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Development and testing of a receptor desolvation method in docking. The scientific question is the role of accounting for water in our ligand discovery campaigns. There has been much focus on waters in docking over the past 3 decades, which has intensified with the development of Inhomogeneous Solvation Theory (IST). To test the theory in docking for ligand discovery at atomic resolution, we incorporated a grid-based IST scoring term into DOCK v3.7. We perform retrospective docking to 26 systems and prospective testing on the model cavity in Cytochrome C Peroxidase gateless mutant. Two key findings emerge: i. the water displacement energy is on average small, contributing little to the DOCK score. Thus, the impact over many molecules is slight, as is seen through the small differences in the majority of poses and ranks when comparing screens with and without grid-based IST and in the slight improvements of retrospective enrichment results (over the 26 systems). ii. there is a meaningful impact on a small number of molecules: GIST is able to prioritize or deprioritize certain molecules (none of the three deprioritized molecules bought were shown to bind). In the prospective study, we, compellingly, identified a molecule that was predicted to make a water mediated interaction, which was confirmed in subsequent x-ray structures. The ligand's imidazole nitrogen interacts with a water which interacts with Asp 233. We are currently examining faster methods for calculating the displacement of water during docking and applying these methods to other biological systems including beta-lactamase and the HER family, on which I will focus in my future research.

Figure. Docked pose (magenta) compared to subsequently determined crystallographic pose (green). Water-mediated interaction shown.
Exploring protein conformational response to congeneric ligands. The scientific question is the role of protein conformational changes in the recognition of a series of ligands. Medicinal chemists will often make a series of small modifications to ligands, but little is known about how the protein might change to accommodate these ligands. When we searched through the PDB we found few cases of congeneric complexes. To answer this question, we turned to an engineered site in T4 lysozyme, a congeneric series of eight ligands, and x-ray crystallography. Matt Merski solved 8 structures of T4 lysozyme using multistate crystallography of a homologous series of ligands. We clustered these structures of T4 lysozyme and observed three discrete states of the protein in response to the eight congeneric ligands (benzene to hexylbenzene), rather than a gradual conformational response to the ligands.
Figure. Drawing by Trent Balius in colored pencil. Depicts the the incamental growth of the small molecule from benzene to hexylbenzene and the conformational change of the alpha-helix in the closed state to a 3-10 helix in the open state. The stairs represent the discrete nature of the protein response.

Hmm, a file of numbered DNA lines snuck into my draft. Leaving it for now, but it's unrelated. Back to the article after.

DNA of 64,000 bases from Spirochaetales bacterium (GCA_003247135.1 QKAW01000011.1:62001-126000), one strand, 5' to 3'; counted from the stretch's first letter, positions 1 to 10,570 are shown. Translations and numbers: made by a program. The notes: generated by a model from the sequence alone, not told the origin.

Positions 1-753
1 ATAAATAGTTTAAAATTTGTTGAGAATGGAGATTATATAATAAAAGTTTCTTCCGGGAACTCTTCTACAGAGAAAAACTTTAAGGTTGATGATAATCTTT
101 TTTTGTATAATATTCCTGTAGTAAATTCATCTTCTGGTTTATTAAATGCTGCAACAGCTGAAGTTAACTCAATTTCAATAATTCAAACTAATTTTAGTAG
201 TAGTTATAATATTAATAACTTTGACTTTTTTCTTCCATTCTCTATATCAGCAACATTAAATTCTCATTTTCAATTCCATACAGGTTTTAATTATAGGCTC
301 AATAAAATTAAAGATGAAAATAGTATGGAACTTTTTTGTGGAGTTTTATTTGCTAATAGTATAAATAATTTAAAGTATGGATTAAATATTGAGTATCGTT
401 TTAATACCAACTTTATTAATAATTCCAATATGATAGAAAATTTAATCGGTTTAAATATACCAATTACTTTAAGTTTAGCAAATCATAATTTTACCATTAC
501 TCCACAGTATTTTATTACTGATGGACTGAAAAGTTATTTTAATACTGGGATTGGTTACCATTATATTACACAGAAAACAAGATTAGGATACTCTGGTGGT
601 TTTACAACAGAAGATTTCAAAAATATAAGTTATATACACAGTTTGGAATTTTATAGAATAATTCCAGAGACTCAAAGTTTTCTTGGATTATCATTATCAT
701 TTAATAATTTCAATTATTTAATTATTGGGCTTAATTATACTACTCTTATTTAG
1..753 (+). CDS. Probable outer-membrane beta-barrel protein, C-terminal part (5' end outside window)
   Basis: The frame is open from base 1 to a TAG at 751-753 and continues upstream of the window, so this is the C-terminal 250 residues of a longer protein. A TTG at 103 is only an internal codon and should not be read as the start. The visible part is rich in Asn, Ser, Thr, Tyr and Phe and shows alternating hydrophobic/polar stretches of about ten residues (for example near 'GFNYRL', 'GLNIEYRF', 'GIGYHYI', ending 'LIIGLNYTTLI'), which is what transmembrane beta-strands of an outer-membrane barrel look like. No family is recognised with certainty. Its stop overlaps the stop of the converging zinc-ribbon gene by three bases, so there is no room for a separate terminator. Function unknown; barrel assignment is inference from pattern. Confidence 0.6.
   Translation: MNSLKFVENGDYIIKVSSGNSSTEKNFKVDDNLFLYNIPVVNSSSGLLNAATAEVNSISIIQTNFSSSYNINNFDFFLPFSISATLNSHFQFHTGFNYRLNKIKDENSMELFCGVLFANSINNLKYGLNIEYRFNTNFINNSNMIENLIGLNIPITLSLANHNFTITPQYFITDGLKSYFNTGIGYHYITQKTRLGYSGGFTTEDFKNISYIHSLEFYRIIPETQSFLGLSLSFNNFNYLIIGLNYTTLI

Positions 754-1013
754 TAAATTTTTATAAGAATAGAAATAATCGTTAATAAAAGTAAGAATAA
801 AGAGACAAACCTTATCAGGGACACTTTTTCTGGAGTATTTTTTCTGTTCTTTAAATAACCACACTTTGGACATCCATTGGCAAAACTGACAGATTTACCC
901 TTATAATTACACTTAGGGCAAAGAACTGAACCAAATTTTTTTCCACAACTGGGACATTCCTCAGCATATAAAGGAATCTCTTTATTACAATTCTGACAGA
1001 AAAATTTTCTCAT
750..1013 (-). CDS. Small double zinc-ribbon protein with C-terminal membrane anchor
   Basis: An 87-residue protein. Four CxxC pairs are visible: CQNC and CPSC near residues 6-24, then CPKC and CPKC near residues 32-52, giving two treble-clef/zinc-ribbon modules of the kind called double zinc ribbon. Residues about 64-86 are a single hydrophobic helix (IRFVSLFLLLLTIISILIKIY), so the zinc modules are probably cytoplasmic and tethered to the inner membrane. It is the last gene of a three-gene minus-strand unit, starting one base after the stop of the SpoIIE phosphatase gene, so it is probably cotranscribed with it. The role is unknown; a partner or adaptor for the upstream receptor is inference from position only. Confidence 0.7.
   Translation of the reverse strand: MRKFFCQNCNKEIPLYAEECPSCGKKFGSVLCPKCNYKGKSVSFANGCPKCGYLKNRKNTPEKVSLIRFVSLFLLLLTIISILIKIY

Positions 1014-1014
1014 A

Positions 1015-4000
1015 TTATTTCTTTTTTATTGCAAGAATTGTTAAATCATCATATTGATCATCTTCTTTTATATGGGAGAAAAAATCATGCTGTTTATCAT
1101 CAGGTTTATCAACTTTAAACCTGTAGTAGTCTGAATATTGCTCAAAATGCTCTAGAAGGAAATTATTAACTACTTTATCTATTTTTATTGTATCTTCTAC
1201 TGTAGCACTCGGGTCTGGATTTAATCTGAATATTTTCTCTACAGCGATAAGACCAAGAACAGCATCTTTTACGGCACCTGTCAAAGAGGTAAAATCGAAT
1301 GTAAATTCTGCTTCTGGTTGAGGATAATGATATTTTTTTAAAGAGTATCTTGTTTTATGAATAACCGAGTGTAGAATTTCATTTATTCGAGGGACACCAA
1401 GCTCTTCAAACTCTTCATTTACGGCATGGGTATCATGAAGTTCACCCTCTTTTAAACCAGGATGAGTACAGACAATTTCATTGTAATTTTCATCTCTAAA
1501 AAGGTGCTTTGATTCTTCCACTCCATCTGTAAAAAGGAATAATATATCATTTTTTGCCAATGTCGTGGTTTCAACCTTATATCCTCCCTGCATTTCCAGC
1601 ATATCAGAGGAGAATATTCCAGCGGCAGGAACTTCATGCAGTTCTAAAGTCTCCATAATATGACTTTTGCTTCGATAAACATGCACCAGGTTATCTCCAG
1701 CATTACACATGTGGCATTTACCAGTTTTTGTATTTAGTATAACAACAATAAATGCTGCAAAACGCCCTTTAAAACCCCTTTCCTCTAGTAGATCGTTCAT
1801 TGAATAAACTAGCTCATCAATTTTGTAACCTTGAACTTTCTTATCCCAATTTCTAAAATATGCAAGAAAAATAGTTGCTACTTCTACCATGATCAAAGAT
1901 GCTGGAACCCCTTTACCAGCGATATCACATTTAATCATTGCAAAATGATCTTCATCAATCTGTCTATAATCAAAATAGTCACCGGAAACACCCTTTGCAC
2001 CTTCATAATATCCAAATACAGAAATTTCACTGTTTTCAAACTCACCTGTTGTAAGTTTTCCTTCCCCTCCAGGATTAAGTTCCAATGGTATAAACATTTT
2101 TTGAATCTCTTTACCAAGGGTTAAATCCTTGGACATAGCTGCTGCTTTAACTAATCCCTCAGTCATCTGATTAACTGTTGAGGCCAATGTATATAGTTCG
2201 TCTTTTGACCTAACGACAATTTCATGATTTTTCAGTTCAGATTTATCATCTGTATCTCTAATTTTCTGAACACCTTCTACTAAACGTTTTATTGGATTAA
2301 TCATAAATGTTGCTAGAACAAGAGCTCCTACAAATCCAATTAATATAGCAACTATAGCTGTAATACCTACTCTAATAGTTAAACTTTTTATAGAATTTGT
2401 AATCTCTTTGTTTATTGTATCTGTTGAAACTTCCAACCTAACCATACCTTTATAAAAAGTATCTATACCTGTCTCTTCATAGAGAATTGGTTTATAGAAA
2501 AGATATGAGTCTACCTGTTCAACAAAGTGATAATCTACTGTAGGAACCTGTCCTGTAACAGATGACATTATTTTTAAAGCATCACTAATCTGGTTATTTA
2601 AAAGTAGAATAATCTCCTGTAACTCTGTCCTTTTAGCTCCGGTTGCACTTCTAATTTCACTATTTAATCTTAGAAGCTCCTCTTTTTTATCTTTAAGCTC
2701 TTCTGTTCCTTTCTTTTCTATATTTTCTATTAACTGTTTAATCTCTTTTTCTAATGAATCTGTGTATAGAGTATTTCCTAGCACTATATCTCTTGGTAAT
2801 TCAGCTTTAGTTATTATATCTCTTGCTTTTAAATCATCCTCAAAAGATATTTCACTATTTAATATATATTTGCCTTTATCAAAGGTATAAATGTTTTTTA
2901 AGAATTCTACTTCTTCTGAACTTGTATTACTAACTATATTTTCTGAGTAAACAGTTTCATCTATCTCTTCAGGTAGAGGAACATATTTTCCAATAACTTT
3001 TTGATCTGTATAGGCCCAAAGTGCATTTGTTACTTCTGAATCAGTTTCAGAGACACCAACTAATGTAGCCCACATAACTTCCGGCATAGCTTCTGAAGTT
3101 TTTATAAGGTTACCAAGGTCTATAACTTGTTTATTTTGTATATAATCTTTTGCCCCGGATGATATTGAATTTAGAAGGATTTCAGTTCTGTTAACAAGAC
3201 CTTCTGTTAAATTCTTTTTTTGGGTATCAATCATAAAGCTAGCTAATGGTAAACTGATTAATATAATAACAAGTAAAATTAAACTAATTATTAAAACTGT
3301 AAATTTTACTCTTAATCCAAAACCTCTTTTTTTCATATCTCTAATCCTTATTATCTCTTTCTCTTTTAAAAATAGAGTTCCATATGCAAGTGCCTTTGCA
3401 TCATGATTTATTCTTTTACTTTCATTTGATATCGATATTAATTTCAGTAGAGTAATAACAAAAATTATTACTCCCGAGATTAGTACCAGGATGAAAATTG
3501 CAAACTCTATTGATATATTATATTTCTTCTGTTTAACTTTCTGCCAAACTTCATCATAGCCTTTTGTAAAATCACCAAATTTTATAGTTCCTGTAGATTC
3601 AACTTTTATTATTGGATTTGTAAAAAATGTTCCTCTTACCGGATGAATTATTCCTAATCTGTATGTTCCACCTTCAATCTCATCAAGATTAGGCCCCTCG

As a graduate student with Robert Rizzo at Stony Brook University, the overarching scientific objective I pursued was applying and developing computational tools to impact drug discovery. 1. We used molecular dynamics simulations in conjunction with free energy calculations and footprint analysis to elucidate the molecular- basis of resistance to EGFR drugs. We compared the L858R mutant to the L858R&T790M resistant mutant (Figure). We observe there is a reduction in the bridging water between erlotinib and the protein residues T790 and T854. A key finding is that reduction of the water network in part explains the resistance of T790M to erlotinib and other ligands. This illustrates the importance of solvation effects in receptor-ligand binding. 2. We implemented a new scoring function into DOCKv6.5 based on per-residue decomposition of the interaction energy between ligand and receptor, termed molecular footprint. The footprint signatures of two molecules may be compared (using distance or correlation) and used to describe the similarity of the two molecules. We rescore docked molecules by comparing their signatures with a reference molecule. This allowed us to identify molecules that "feel" the same to the receptor although they are chemically different. We have used this method to rescore results from several virtual screens to good effect. I contributed to development of tools that have impacted ligand discovery and I will continue to do so in my future research.

Figure. Water in two sites mediate interactions between erlotinib and mutant EGFR proteins L858R (left) and L858R&T790M (right).

Figure. Representative molecular footprints for two different ligands derived from per-residue decomposition of the intermolecular van der Waals interactions as a function of primary sequence. Similarity is quantified using Pearson coefficient (r) and Euclidean distance (d).

DOCK Development

I am a co-developer of the UCSF DOCK program, and I participated in the releases of DOCK v6.4 - v6.8 and DOCK v3.7.1.

Figure. A. Cartoon depicting DOCK placing a molecule in the binding site and assigns a score. B. Docking is a ligand discovery tool that takes a large database of small molecules, places them in a binding site of a protein, and returns a ranked ordered list of poses of the molecules.

Click here for code from Trent Balius


modified: 2018/01/12